12 of the World’s Most Fascinating International Borders
Not all international borders are uncomplicated, straight lines dividing one country from another. In reality, a political map shows what a mess these boundaries—often invisible, but occasionally obvious—can be.
You’ll find countries surrounded on all sides by other countries, and countries scattered in pieces throughout other countries.
There are borders expressed as painted lines that divide villages—the line between Belgium and the Netherlands even goes right through homes and cafés—and those that rise up 29,029 feet above sea level.
Scroll down to see some of the most interesting international borders you might encounter around the world.
Where the past and future meet
Two and a half miles separate the islands of Little Diomede and Big Diomede. The latter is Russian, and entirely uninhabited, while the former belongs to the United States and has approximately 150 very hardy residents. The space between the two Diomedes doubles as an unusual international border and the International Date Line. According to Mental Floss, locals on Little Diomede can spend their Fridays expectantly watching the weekend wash over Big Diomede.
An Italian enclave that’s mostly Swiss
At first glance, you might think you’re in Switzerland: Campione d’Italia has a Swiss dialing code, Swiss emergency responders, and uses the Swiss Franc. But this is an Italian enclave, surrounded by Switzerland and the Lugano Prealps.
The world’s largest enclave
A kingdom entirely surrounded by South Africa, Lesotho is considered the largest enclave on Earth. It spans 11,720-square-miles and has a population of approximately two million.
A possible quadripoint
Reportedly, only one place on earth exists where four countries meet at a single point. This so-called quadripoint (which many argue is only two tripoints) can be found at the intersection of Zmbia, Namibia, Zimbabwe, and Botswana.
A wildlife reserve
Between North Korea and South Korea is a buffer, known as the Korean Demilitarized Zone. More than half a century after its creation in 1953, this 2.5 mile-wide and 155-mile-long stretch has become something of a nature reserve. Both countries have cooperated to protect the rare wildlife that his flourished in this undeveloped corridor. NBC News reported that endangered cranes and even rare Siberian tigers have emerged here, in addition to roe deer, gorals, and wild boar.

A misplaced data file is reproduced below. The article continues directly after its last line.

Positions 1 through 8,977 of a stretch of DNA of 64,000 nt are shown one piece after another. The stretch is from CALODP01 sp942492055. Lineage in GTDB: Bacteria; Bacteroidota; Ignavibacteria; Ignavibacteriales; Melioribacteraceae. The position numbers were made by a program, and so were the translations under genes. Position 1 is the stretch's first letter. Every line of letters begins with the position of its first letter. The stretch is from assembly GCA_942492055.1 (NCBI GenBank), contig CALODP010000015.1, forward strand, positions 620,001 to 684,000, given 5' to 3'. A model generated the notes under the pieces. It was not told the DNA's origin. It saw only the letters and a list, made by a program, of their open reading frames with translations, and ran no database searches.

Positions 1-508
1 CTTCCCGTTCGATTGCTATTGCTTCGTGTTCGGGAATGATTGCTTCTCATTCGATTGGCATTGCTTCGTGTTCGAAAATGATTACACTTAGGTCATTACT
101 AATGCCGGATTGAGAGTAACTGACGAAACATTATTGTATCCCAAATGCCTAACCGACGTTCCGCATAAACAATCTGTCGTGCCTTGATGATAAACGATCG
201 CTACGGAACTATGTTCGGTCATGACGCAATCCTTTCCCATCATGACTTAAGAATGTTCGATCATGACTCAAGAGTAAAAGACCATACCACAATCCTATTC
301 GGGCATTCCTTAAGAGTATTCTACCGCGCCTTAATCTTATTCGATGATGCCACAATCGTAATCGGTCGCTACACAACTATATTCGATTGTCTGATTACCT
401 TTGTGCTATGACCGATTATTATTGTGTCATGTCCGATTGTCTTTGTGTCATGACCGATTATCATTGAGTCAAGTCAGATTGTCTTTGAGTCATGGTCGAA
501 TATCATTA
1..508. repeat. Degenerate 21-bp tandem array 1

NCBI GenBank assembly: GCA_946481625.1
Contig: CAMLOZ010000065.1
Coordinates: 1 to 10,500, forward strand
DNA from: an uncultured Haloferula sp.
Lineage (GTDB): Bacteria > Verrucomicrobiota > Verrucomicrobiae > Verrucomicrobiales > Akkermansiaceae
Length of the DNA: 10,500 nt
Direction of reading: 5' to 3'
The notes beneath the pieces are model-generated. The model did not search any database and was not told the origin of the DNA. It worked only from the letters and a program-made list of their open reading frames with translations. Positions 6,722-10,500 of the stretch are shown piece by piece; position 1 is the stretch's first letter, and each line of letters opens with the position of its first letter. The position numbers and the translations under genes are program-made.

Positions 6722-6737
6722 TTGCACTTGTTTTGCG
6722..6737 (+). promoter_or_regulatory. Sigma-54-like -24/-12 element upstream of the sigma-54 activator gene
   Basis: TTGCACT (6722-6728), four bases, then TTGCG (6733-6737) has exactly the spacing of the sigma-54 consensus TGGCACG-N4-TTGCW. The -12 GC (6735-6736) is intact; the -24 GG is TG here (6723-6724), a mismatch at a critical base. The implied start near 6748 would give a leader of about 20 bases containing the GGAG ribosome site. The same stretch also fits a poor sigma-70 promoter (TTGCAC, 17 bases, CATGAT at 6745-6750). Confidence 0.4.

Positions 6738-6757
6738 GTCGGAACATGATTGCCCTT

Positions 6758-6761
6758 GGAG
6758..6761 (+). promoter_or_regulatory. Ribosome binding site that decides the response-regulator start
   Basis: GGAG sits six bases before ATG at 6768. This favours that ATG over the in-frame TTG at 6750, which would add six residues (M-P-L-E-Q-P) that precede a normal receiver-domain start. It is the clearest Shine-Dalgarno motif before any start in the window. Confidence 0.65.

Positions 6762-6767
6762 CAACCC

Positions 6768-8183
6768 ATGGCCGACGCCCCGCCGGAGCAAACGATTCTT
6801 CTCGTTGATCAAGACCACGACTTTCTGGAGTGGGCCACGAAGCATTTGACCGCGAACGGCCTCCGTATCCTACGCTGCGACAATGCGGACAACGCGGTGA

The world’s smallest republic
If you’re visiting the world’s oldest, smallest republic, you’ll find it entirely engulfed in Italy. The Republic of San Marino is an enclave, as is Vatican City. After crossing the quirky border, you can score one of the world’s coolest passport stamps.
A very confusing village
More like a patchwork quilt than a village, the territory of Baarle is shared by Belgium and the Netherlands, with seven Dutch exclaves inside some 22 Belgian exclaves (Baarle-Hertog) scattered across Dutch territory (Baarle-Nassau). Here, the border is quite literal, with white crosses and country indicators running through cafes and homes with seeming abandon. A building’s nationality is determined by the location of the front door. As NPR hilariously pointed out, you can cross five international borders here in just 60 seconds—without breaking a sweat.
Land owned by no one
While most countries clash over land claims, there’s one 800-square-mile piece of land in Africa that is owned by no one. Bir Tawil is wedged between Egypt and Sudan, and neither country want to claim the small, lawless, uninhabited bit of desert. To do so would be to officially renounce ownership of the fertile Hala’ib Triangle. Each country’s maps depict the border differently.
The world’s tallest international border
To trace the international border separating Nepal and the Tibet Autonomous Region—a part of China—you’ll have to climb the world’s tallest mountain. This border splits Mount Everest at its summit: more than 29,000 feet above sea level.
An extinct, third-order enclave
Until August 2015, the Indian enclave of Dahala Khagrabi was surrounded by a Bangladeshi enclave, which was surrounded by an Indian enclave inside Bangladesh. As interesting as these cartographic oddities are, they can be a nightmare for those living inside of them. After all, you may need to enter a foreign country just to visit the market. A land swap in 2015, reported by the Washington Post, ended the world’s only third-order enclave by allowing citizens to accept new citizenship or keep their original citizenship and relocate.
This disused railway
The Venbahn, a former German railway line, ended up in Belgium after the Treaty of Versailles. At the same time, six German exclaves were created, as well as one Belgian enclave inside a three-way intersection of German roads.
A misplaced lighthouse
Suspended between Finland and Sweden, at the point where the Baltic Sea gives way to the Gulf of Bothnia, is a peculiar island. Märket Island (Swedish for “border marker”) was meant to be split clean down the middle. But a Finnish lighthouse, erected on the Swedish side of Märket (when Finland was controlled by Russia) violated the border. To correct the mistake, the border across Market now zigs and zags wildly.